He found Rome made of clay and left it made of marble. As Rome’s first emperor, Augustus transformed the unruly Republic into the greatest empire the world had ever seen. His consolidation and expansion of Roman power two thousand years ago laid the foundations, for all of Western history to follow. Yet, despite Augustus’s accomplishments, very few biographers have concentrated on the man himself, instead choosing to chronicle the age in which he lived. Here, Anthony Everitt, the bestselling author of Cicero, gives a spellbinding and intimate account of his illustrious subject.
Augustus began his career as an inexperienced teenager plucked from his studies to take center stage in the drama of Roman politics, assisted by two school friends, Agrippa and Maecenas. Augustus’s rise to power began with the assassination of his great-uncle and adoptive father, Julius Caesar, and culminated in the titanic duel with Mark Antony and Cleopatra.
The world that made Augustus–and that he himself later remade–was driven by intrigue, sex, ceremony, violence, scandal, and naked ambition. Everitt has taken some of the household names of history–Caesar, Brutus, Cassius, Antony, Cleopatra–whom few know the full truth about, and turned them into flesh-and-blood human beings.
At a time when many consider America an empire, this stunning portrait of the greatest emperor who ever lived makes for enlightening and engrossing reading. Everitt brings to life the world of a giant, rendered faithfully and sympathetically in human scale. A study of power and political genius, Augustus is a vivid, compelling biography of one of the most important rulers in history.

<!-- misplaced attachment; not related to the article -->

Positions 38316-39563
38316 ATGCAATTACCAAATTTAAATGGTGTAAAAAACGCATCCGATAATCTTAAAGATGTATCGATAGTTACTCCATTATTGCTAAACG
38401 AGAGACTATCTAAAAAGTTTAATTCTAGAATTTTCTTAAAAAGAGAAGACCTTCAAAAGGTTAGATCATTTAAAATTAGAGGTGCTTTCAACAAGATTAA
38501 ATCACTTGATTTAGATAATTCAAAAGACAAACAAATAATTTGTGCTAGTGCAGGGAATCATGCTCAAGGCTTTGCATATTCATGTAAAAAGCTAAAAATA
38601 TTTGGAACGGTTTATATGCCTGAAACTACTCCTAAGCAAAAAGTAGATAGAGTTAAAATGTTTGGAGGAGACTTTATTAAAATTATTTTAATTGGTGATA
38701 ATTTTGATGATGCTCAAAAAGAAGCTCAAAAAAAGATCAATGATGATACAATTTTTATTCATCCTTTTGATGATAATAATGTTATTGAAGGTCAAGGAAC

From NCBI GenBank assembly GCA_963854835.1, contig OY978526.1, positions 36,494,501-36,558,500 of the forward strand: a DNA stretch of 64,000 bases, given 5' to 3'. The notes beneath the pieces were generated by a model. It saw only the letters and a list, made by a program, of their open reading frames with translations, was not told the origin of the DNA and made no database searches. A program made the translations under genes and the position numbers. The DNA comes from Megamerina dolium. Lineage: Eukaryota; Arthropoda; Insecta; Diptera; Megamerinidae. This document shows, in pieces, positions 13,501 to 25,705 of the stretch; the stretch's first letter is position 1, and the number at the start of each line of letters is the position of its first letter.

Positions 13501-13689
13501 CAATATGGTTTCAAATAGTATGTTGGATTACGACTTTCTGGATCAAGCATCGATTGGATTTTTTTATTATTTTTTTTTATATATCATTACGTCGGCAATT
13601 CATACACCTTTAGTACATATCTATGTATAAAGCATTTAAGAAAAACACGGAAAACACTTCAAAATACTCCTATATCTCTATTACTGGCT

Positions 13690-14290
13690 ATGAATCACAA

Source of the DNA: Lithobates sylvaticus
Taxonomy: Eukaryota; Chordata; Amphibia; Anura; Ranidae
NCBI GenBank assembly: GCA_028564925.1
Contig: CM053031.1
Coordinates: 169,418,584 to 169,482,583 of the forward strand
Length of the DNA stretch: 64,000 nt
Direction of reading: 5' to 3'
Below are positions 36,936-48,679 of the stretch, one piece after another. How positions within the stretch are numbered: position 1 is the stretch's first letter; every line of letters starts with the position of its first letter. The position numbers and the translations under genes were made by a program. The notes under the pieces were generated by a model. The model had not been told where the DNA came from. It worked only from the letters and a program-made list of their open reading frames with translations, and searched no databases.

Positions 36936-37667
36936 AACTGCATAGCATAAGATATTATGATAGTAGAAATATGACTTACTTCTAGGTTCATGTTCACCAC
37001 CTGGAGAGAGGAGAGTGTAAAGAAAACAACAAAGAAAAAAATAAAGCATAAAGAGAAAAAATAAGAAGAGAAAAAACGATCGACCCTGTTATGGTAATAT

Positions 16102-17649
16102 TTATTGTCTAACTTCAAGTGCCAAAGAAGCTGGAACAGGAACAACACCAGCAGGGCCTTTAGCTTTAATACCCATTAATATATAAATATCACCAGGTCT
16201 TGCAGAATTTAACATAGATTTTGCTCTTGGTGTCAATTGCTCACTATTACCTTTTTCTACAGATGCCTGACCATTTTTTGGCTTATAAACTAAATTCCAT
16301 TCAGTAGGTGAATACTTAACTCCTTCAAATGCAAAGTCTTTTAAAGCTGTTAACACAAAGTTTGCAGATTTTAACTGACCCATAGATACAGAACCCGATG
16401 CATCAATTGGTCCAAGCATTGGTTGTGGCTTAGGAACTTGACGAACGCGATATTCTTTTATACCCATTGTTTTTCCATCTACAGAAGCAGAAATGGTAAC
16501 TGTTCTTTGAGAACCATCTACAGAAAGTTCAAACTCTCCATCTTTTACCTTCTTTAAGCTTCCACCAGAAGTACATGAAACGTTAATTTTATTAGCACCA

British author Everitt begins his biography of Augustus (63 B.C. A.D. 14) with a novelistic reconstruction of the Roman emperor's last days, offering a new spin on his murder at the hands of his wife, Livia. Everitt presents the death as an assisted suicide intended to speed and secure the transition of imperial power to his stepson Tiberius. Later, Everitt presents a careful historical argument for this theory and, save for a few other shadowy incidents such as the banishment of the poet Ovid, he keeps guesswork to a minimum, building his narrative carefully on solid evidence. Everitt (Cicero) makes Augustus's rapid rise through Roman society comprehensible to contemporary readers, deftly shifting through the major phases of his life, from childhood through his adoption by his great-uncle Julius Caesar to the power struggle with Mark Antony that ended with Augustus's recognition as both imperator and princeps, or "first citizen." Everitt also neatly presents his subject's complex personality, revealing how Augustus secured a political infrastructure that would last for centuries while reportedly keeping up a highly active sex life, all the while fighting off longstanding rumors of cowardice in battle. This familiar story is fresh again in this lively retelling.